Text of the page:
Meanwhile, Yanky and Moishe arrive in Berlin and soon show up at the apartment of Esty's mother, Leah (Alex Reid) and attempt to intimidate her into revealing Esty's whereabouts, but she refuses to do so- primarily because Esty hasn't come to her yet. Eventually, Esty does and finds out the truth: her mother never abandoned her and instead lost custody of her in court. Leah also promises to support her and the child, so Esty goes through with the audition, deciding to switch her discipline to voice instead of piano. Afterwards, Yanky approaches her and begs her to come home and promises to change- but Esty tells him it's too late for them and leaves to start her new life.

Overall: What a fantastic and powerful series this is. Once you realize just how much effort went into making this as accurate as possble, it's crazy to think about insular communities like this being tucked away- not in remote corners of the country, but deep in New York City itself. I also love that it's in Yiddish, which is a fascinating language which seems to be this strangely awesome blend of German, Hebrew and English thrown in.(Which is probably a completely inaccurate description of what Yiddish actually is, but that's what it sounded like to my ear.) The cast is incredible. The story powerful. And it's four episodes. So if you're looking for something to watch, I can highly reccommend this one. My Grade: **** out of ****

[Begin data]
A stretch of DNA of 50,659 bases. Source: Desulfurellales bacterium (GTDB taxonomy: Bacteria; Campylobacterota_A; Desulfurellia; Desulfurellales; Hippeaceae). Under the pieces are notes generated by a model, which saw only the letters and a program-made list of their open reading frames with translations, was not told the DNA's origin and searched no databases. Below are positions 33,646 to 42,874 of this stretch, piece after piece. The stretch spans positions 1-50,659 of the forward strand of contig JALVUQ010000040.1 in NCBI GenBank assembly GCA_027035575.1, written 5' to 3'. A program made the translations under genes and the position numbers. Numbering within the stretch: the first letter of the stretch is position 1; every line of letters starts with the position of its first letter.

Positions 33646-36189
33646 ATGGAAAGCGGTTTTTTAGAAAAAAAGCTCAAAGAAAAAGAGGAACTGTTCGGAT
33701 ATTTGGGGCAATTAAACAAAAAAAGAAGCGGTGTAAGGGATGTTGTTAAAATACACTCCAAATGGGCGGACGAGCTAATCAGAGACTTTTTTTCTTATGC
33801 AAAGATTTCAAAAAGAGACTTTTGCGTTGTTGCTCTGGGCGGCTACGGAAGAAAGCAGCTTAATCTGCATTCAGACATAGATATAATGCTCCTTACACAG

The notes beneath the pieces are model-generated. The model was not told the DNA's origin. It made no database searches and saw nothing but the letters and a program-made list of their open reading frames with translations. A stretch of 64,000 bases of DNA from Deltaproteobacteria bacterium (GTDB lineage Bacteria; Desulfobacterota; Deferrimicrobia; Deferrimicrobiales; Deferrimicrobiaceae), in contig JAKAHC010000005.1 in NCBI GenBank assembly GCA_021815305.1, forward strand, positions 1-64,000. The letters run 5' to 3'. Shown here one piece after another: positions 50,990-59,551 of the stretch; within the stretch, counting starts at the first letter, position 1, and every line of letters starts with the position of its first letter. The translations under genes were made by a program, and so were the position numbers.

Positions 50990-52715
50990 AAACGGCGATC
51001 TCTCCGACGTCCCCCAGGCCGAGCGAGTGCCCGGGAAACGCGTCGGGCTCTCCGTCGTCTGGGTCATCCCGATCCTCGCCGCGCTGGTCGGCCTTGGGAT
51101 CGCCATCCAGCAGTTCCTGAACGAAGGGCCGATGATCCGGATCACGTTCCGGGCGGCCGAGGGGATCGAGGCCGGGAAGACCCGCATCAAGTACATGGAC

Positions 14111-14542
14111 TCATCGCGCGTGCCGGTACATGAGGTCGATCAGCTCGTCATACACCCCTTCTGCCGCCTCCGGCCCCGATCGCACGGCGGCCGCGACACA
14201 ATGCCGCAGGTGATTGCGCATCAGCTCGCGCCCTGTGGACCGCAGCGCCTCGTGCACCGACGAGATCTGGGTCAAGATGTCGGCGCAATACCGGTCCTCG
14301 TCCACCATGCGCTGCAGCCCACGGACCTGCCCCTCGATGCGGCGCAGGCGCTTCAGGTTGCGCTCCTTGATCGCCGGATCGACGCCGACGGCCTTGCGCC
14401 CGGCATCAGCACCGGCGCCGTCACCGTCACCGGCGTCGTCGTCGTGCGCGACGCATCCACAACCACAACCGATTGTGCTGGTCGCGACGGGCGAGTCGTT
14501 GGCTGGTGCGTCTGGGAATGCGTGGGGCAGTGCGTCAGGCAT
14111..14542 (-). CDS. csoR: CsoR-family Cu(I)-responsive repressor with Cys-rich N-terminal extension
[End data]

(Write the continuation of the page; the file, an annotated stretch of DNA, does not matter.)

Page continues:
Counterpart: A Quiet Man reccommendation, I tripped and fell into this one quick and was soon hooked. J.K. Simmons stars as Howard Silk, a gentle, quiet office worker who's been living in Berlin and working for a UN Agency known as the Office of Interchange. He's fairly low-ranked and doesn't really know what his work actually entails. His wife was hit by a car and is in a coma and he goes and reads to her in the hospital every day and plays the ancient Chinese board game name Go with his friend Andrei. His life is fairly mundane, until the day after he's denied a promotion at work, he's summoned to a meeting with Peter Quayle (Harry Lloyd), the Director of Strategy and Josef Aldrich (Ulrich Thomsen), Director of Housekeeping. He's taken to a mysterious meeting where a door opens and he meets...  himself.